Monday, August 14, 2006

Book Meme

Everyone's doing it, the meme from Tales From the Reading Room that is.

  1. First book to leave a lasting impression? Charlotte's Web by E.B. White. My third grade teacher read it to the class and I loved it so much I had to have a copy of my own. I managed not to cry in class when Charlotte died, but at home, reading in the privacy of my room, I sobbed uncontrollably. With this book I began to understand the power of words.
  2. Which author would you most like to be? I think it would be really cool to be Gertrude Stein. I'd get to live in Paris and have famous artists and writers jostling to see me and come to my salon. Plus I'd have Alice to do everything for me
  3. Name the book that has most made you want to visit a place? 84 Charring Cross Road by Helene Hanff. My Bookman and I read the letters aloud. I read Helene's letters and he read the Frank Doel's letters. We actually did make it to London about 5 years ago and eagerly went to 84 Charring Cross Road. We knew the original bookshop would not be there, but were so disappointed to find a plaque on the wall of a very modern, hip cafe. Nonetheless, we have a picture of ourselves standing next to the plaque in the rain.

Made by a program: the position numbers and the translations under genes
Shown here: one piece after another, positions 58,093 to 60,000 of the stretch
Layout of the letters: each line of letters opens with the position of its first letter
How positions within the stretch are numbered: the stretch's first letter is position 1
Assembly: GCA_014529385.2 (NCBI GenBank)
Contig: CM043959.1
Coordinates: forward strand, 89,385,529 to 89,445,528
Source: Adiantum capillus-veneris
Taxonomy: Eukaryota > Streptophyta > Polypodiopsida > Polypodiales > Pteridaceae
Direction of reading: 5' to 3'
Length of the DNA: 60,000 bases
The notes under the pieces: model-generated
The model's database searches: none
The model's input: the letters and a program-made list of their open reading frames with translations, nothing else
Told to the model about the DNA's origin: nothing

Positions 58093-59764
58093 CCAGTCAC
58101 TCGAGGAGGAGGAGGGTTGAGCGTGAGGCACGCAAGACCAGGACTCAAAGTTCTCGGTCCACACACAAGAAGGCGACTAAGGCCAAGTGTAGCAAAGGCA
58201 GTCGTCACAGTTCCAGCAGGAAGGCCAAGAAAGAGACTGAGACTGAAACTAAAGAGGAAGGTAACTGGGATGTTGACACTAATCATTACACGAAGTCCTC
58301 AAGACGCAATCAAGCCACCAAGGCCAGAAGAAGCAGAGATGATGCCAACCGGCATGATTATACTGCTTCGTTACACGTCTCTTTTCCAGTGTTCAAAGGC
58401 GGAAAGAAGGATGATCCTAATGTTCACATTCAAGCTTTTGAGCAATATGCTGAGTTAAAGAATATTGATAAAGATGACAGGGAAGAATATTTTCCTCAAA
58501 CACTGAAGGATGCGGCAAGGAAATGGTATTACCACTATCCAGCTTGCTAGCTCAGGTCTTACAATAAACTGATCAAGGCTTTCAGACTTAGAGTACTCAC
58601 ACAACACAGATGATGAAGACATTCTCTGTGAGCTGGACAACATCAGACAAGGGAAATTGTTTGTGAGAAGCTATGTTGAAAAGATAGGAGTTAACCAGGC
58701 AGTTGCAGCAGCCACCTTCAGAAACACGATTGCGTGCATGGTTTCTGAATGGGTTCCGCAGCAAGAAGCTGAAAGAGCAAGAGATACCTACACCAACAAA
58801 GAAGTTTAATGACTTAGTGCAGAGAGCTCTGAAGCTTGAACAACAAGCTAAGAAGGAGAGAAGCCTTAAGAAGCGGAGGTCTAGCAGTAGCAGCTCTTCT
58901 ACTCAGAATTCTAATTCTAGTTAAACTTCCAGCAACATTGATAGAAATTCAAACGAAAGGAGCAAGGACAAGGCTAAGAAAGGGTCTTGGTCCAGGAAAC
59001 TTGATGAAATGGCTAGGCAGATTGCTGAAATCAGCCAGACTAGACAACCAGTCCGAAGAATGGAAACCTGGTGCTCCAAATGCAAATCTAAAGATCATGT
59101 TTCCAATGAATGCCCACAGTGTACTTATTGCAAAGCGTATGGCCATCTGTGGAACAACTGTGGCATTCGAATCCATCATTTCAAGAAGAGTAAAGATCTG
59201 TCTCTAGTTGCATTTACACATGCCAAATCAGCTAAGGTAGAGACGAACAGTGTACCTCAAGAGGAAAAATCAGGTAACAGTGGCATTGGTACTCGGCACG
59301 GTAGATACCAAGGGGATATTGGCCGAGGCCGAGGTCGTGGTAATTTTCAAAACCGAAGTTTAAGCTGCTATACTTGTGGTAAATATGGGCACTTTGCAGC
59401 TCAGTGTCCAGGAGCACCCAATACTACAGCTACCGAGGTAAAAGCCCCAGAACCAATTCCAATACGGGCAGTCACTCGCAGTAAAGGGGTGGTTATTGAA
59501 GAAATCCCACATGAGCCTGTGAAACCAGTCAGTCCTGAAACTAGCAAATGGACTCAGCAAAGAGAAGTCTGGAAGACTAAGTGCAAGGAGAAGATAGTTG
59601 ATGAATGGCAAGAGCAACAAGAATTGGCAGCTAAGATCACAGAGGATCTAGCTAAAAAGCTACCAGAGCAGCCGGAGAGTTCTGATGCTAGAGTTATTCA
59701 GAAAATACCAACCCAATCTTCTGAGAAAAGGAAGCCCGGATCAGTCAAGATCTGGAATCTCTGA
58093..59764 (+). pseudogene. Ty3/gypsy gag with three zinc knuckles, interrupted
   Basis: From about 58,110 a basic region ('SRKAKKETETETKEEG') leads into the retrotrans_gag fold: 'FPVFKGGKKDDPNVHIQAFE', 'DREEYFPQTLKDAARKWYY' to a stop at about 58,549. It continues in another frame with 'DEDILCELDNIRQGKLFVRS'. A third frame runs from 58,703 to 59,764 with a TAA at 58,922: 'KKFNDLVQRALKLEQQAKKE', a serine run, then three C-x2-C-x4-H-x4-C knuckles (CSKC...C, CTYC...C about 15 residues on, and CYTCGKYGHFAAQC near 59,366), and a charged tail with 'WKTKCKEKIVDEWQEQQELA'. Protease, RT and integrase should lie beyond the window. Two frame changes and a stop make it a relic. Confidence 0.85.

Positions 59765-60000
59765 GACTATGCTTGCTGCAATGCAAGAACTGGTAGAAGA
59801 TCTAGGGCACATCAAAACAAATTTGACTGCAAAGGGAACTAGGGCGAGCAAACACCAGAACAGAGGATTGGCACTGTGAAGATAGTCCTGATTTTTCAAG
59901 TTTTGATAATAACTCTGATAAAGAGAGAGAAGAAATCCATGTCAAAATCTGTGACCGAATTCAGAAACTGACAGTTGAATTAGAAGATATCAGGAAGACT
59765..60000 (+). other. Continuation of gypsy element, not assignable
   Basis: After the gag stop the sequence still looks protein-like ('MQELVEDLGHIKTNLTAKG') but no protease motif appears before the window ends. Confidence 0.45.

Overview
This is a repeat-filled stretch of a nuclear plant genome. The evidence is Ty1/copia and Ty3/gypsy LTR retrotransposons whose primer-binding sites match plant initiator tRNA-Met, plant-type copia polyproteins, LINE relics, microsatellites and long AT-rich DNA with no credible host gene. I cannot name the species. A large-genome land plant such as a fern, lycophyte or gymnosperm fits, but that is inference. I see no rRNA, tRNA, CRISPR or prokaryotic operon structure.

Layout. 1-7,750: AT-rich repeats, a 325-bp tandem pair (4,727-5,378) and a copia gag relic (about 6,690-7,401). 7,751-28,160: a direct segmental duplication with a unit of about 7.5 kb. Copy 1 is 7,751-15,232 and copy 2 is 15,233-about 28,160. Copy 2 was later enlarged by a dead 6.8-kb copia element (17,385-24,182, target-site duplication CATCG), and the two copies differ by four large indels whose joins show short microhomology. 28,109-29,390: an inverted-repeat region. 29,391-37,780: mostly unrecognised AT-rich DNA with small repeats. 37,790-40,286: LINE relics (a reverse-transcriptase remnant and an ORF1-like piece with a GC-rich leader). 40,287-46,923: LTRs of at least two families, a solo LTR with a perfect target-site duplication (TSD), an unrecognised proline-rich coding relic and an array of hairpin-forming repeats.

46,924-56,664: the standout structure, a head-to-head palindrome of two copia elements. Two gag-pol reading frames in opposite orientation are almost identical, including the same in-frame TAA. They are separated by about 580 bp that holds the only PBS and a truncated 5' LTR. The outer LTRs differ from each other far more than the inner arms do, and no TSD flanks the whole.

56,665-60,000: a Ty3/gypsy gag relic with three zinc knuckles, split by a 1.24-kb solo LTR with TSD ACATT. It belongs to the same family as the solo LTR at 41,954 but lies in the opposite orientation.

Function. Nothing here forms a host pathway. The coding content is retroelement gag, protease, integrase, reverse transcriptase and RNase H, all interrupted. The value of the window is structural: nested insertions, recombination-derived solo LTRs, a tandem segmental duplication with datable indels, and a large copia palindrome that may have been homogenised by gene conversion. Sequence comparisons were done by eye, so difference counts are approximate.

4. Which contemporary author will still be read in 100 years time? Margaret Atwood. She's a genius.
  5. Which book would you recommend to a teenager reluctant to try ‘literature’? This is a tough one since I don't know any teenagers, or rather, the ones I do know like to read. Um, I'd say Lord of the Rings by J.R.R. Tolkein or maybe Poe's short stories.
  6. Name your best recent literary discovery? Another difficult one because I've read a few "new" authors in the last couple of months, but I'm going to say Kelly Link followed closely by David Mitchell.
  7. Which author’s fictional world would you most like to live in? Jane Austen's if I could get someone like Mr. Darcy or Colonel Brandon. With my luck though I end up with Mr. Collins.
  8. Name your favourite poet? Adrienne Rich. I also really like Muriel Rukeyser, Emily Dickinson, and Wislawa Szymborska.
  9. What’s the best non-fiction title you’ve read this year? Is saying Virginia Woolf's essay On Being Ill cheating? If so, then definitely How to Survive a Robot Uprising by Daniel Wilson. Potentially one of the most useful books I've ever read.
  10. Which author do you think is much better than his/her reputation? My mind has gone blank and for some reason I am finding this one difficult. How about John Steinbeck? He seems to have a reputation of being only for high school English class and otherwise irrelevant, but I find his work quite moving.
Anyone else want to play?